NDP promises speedy approvals and low costs for oilpatch with new regulatory system


Alberta’s NDP government says it will fully implement a new regulatory regime for energy projects that will dramatically cut approval times and costs for the oilpatch.

At an announcement at McDougall Centre on Tuesday, Energy Minister Marg McCuaig-Boyd and Alberta Energy Regulator CEO Jim Ellis said the province has had success using the new Integrated Decision Approach — which involves a one-stop software tool to cut paperwork —on a pilot basis for some projects.

The province said industry has saved $140 million so far and it expects $600 million in annual direct savings by the time the IDA is implemented by 2021.

McCuaig-Boyd said the government recognized the need for improvements to the provincial regulatory system to avoid duplication and improve transparency.

“Top of mind for everyone was the need to maintain our competitiveness with a more simple and straightforward process,” she told reporters.

“This means one application, one review, one decision on energy developments.”

Ellis said adopting the IDA means all applications are submitted to a single portal, automating low-risk applications while more complex projects are automatically forwarded to technical experts for review.

The system was used as a pilot for Suncor’s Meadow Creek East in situ oilsands project, with the review process reduced from an estimated five years to 15 months.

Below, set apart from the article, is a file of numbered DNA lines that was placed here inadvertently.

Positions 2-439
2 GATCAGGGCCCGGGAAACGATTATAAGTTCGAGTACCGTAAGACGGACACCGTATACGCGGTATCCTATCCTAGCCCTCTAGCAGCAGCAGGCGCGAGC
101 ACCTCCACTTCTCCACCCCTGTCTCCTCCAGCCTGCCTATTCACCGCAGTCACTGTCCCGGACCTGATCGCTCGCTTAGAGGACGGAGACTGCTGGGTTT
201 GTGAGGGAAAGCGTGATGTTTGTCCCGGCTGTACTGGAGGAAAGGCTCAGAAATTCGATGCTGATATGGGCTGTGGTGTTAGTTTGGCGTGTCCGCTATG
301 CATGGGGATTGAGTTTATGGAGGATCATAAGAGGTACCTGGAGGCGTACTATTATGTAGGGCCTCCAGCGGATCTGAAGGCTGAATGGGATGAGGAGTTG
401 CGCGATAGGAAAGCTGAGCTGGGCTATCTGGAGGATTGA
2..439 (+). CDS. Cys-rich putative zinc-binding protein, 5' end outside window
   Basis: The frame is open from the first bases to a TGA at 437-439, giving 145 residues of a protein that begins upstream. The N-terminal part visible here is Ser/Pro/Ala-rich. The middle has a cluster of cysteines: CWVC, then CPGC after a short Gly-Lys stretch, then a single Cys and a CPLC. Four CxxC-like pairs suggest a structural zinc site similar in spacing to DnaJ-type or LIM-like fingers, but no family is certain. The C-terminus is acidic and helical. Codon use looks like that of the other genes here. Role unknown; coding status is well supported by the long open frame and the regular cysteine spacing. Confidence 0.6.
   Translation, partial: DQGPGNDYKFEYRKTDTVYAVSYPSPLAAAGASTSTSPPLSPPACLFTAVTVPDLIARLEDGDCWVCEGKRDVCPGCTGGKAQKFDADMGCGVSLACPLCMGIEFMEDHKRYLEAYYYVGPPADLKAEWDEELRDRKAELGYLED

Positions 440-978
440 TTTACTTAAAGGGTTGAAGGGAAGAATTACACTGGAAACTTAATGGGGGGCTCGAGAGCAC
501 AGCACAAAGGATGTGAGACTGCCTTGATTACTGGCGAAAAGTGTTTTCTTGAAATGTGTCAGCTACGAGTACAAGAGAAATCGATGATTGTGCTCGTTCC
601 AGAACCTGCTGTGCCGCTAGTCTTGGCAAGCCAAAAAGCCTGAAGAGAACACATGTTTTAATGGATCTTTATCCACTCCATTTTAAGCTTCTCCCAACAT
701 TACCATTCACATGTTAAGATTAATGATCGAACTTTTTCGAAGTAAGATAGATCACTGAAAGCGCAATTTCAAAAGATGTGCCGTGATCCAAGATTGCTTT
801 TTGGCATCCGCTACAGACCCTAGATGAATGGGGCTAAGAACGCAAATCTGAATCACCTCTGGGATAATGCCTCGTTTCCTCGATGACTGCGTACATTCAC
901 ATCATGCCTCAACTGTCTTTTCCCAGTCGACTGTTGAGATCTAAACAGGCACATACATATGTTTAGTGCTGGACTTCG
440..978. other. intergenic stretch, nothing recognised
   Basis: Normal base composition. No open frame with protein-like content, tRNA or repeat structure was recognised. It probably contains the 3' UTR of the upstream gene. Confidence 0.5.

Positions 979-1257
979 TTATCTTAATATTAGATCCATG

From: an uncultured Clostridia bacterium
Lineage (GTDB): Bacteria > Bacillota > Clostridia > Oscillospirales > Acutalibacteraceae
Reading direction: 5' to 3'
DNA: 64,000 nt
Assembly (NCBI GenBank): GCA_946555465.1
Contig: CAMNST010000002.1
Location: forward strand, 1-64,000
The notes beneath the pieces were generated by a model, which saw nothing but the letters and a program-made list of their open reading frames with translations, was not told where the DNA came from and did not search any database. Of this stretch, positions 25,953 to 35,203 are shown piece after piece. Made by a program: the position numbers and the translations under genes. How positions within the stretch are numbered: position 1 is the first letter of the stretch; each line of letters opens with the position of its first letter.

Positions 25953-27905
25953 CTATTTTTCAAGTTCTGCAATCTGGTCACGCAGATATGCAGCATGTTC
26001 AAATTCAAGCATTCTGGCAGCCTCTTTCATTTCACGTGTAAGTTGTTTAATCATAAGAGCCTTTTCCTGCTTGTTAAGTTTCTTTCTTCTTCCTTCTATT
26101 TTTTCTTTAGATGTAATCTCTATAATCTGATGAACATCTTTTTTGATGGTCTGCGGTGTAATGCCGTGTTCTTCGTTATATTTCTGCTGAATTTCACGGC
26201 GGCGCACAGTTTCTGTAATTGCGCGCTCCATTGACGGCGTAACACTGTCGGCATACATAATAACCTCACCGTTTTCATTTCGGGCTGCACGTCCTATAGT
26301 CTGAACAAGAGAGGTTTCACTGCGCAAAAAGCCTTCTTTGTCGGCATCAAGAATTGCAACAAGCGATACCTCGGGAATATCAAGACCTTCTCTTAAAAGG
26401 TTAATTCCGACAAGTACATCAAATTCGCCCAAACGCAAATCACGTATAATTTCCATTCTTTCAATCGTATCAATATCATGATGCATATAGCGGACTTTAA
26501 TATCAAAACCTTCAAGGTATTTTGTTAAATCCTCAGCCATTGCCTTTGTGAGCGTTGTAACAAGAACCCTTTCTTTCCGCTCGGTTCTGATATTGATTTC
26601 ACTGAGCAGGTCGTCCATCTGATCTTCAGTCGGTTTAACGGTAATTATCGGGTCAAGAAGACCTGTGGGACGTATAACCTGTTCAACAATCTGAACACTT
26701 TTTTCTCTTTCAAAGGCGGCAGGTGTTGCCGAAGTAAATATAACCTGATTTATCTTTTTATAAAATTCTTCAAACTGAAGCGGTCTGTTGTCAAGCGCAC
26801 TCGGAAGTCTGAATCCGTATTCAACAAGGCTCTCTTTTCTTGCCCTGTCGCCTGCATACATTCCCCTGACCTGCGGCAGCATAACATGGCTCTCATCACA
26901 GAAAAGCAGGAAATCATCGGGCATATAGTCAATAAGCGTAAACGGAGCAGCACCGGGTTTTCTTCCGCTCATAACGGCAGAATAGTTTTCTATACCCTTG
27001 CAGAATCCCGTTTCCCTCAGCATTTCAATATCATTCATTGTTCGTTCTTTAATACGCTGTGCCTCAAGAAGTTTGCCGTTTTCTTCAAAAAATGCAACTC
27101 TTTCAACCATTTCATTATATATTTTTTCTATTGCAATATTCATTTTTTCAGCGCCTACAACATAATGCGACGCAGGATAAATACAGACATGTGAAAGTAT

“This process has the benefits of upfront approval for all project components, reduced regulatory burden, reduced risk of regulatory delays and missing construction windows, while providing greater certainty for stakeholders,” Suncor said in a statement.

Another pilot of the IDA, a heavy oil proposal by Canadian Natural Resources Ltd., saw the company save $1 million and four months.

As well, more than 5,000 applications for reclamation certificates, pipeline licences and amendments, Water Act approvals and notifications have been handled under the system so far.

Applications for wells and public land use will be added over the next year.

The Canadian Association of Petroleum Producers has complained about the cumulative cost and timelines in Alberta’s regulatory regime, and has called for the government to streamline its process.

In a report issued last year, the industry group said Alberta had a longer approval process for conventional oil and gas wells compared with British Columbia, Saskatchewan and Texas, and expressed its support for the move to the IDA.

In a statement Tuesday, CAPP said it believes the new system “has significant potential to move the needle on approval timelines in Alberta.”

“This streamlined regulatory process shows great promise for eliminating redundancies and providing certainty while also growing jobs and protecting our environment.”

The adoption of the IDA regime is being watched by environmental groups, however.

Nikki Way, an analyst with the Pembina Institute think-tank, said reducing costs and timelines for approvals can be a good thing but it can’t be done at the expense of the environment and community health.

She said the regulator hasn’t shown it is managing the cumulative effects of energy projects across the province as part of its approval process.

“I don’t think the AER has the tools yet to actually manage those environmental impacts,” said Way.

But Ellis said the new system allows for the regulator “to look at the whole impacts of energy development of a project, from front to back, including reclamation.”

“We now are able to take a look and have a much better view to the cumulative impacts of energy development in a given area.”


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